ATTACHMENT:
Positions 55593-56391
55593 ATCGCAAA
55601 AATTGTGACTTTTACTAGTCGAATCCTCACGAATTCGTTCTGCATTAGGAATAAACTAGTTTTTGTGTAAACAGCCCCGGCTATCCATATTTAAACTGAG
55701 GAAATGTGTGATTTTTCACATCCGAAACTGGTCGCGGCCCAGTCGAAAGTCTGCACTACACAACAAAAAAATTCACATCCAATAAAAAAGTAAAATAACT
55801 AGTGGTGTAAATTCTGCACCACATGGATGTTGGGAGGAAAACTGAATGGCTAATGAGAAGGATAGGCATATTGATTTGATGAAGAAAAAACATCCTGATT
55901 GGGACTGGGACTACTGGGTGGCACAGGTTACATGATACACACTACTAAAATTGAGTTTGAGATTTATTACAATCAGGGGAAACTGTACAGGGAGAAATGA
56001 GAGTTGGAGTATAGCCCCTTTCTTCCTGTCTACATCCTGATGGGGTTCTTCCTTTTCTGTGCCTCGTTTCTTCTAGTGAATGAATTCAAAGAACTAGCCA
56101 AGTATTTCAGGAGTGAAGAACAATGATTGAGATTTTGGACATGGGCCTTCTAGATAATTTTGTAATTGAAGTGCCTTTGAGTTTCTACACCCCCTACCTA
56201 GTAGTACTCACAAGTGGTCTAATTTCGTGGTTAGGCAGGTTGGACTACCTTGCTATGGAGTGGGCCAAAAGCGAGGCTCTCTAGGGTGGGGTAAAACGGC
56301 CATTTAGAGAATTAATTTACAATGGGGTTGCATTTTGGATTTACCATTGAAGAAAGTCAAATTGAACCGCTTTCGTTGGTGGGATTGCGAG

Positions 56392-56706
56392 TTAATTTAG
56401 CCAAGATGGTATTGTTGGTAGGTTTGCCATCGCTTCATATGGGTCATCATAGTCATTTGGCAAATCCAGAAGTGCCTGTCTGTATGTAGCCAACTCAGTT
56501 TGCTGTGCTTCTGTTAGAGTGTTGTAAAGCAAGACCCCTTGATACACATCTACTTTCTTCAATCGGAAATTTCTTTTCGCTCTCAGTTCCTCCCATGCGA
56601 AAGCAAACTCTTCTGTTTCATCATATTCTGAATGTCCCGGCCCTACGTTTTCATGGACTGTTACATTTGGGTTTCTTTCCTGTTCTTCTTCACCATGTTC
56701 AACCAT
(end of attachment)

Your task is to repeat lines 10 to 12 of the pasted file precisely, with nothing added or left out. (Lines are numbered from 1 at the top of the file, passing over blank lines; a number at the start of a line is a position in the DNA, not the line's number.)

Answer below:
56301 CATTTAGAGAATTAATTTACAATGGGGTTGCATTTTGGATTTACCATTGAAGAAAGTCAAATTGAACCGCTTTCGTTGGTGGGATTGCGAG

Positions 56392-56706
56392 TTAATTTAG